Effects of Consonant-Vowel Transitions in Speech Stimuli on Cortical Auditory Evoked Potentials in Adults
Michael Doellinger*, a, Martin Burgera, Ulrich Hoppeb, Enrico Boscob, Ulrich Eysholdta
Identifiers and Pagination:Year: 2011
First Page: 37
Last Page: 45
Publisher ID: TONEUJ-5-37
Article History:Received Date: 20/11/2010
Revision Received Date: 25/1/2011
Acceptance Date: 5/2/2011
Electronic publication date: 4/5/2011
Collection year: 2011
open-access license: This is an open access article licensed under the terms of the Creative Commons Attribution Non-Commercial License (http://creativecommons.org/licenses/by-nc/3.0/) which permits unrestricted, non-commercial use, distribution and reproduction in any medium, provided the work is properly cited.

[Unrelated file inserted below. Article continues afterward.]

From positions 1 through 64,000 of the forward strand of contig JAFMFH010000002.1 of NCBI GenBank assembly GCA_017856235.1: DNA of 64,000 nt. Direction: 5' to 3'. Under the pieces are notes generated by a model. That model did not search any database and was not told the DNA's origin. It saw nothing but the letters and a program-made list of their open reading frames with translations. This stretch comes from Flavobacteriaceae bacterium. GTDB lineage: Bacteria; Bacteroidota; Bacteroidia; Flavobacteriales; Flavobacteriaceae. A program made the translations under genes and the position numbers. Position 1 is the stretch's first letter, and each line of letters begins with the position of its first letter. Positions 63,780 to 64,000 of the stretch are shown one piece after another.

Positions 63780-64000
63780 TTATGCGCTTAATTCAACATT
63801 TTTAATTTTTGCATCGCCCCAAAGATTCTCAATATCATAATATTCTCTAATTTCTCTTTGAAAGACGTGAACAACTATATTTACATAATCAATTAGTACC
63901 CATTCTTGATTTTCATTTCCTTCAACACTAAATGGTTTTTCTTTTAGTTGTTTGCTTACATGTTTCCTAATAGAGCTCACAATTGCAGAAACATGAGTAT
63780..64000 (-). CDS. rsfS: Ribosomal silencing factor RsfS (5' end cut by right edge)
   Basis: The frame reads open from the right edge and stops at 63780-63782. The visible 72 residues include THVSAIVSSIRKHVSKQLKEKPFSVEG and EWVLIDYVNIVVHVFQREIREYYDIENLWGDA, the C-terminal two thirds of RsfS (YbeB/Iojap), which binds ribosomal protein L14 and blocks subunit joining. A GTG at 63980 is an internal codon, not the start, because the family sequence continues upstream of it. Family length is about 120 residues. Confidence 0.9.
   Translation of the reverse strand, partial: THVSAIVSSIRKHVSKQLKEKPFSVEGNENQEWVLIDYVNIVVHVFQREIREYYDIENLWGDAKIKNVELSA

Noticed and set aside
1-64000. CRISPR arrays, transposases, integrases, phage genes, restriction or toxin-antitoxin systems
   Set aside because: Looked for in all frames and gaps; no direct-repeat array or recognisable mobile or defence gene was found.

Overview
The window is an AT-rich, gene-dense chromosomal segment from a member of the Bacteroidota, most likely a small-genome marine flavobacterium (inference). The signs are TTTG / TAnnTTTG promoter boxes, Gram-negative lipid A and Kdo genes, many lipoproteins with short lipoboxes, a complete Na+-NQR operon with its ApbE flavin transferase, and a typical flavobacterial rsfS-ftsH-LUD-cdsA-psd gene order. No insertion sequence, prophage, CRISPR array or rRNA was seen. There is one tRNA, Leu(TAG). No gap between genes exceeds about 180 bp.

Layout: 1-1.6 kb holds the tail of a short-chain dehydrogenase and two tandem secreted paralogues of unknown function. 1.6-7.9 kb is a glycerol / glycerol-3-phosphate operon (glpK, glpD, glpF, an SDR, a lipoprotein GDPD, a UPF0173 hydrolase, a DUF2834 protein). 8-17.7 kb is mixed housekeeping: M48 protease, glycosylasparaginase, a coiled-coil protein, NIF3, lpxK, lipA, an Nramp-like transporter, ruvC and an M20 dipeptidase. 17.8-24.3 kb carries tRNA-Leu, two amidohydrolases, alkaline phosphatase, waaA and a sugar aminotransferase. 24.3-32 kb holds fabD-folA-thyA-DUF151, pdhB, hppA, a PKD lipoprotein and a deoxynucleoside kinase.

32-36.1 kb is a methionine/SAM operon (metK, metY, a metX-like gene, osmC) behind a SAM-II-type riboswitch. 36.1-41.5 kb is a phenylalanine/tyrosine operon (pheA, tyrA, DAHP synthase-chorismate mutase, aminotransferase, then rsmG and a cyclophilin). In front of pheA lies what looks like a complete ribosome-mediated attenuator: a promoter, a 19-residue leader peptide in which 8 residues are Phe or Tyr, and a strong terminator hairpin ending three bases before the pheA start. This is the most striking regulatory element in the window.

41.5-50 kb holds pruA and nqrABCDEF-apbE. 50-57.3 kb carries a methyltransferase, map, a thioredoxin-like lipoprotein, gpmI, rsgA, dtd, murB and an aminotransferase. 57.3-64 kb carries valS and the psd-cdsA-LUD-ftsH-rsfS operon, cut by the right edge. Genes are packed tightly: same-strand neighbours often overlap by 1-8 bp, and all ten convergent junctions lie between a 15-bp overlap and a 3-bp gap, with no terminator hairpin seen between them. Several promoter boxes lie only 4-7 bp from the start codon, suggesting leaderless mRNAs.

We examined the neural activation to consonant-vowel transitions by cortical auditory evoked potentials (AEPs). The aim was to show whether cortical response patterns to speech stimuli contain components due to one of the temporal features, the voice-onset time (VOT). In seven normal-hearing adults, the cortical responses to four different monosyllabic words were opposed to the cortical responses to noise stimuli with the same temporal envelope as the speech stimuli. Significant hemispheric asymmetries were found for speech but not in noise evoked potentials. The difference signals between the AEPs to speech and corresponding noise stimuli revealed a significant negative component, which correlated with the VOT. The hemispheric asymmetries can be referred to rapid spectral changes. The correlation with the VOT indicates that the significant component in the difference signal reflects the perception of the acoustic change within the consonant-vowel transition. Thus, at the level of automatic processing, the characteristics of speech evoked potentials appear to be determined primarily by temporal aspects of the eliciting stimuli.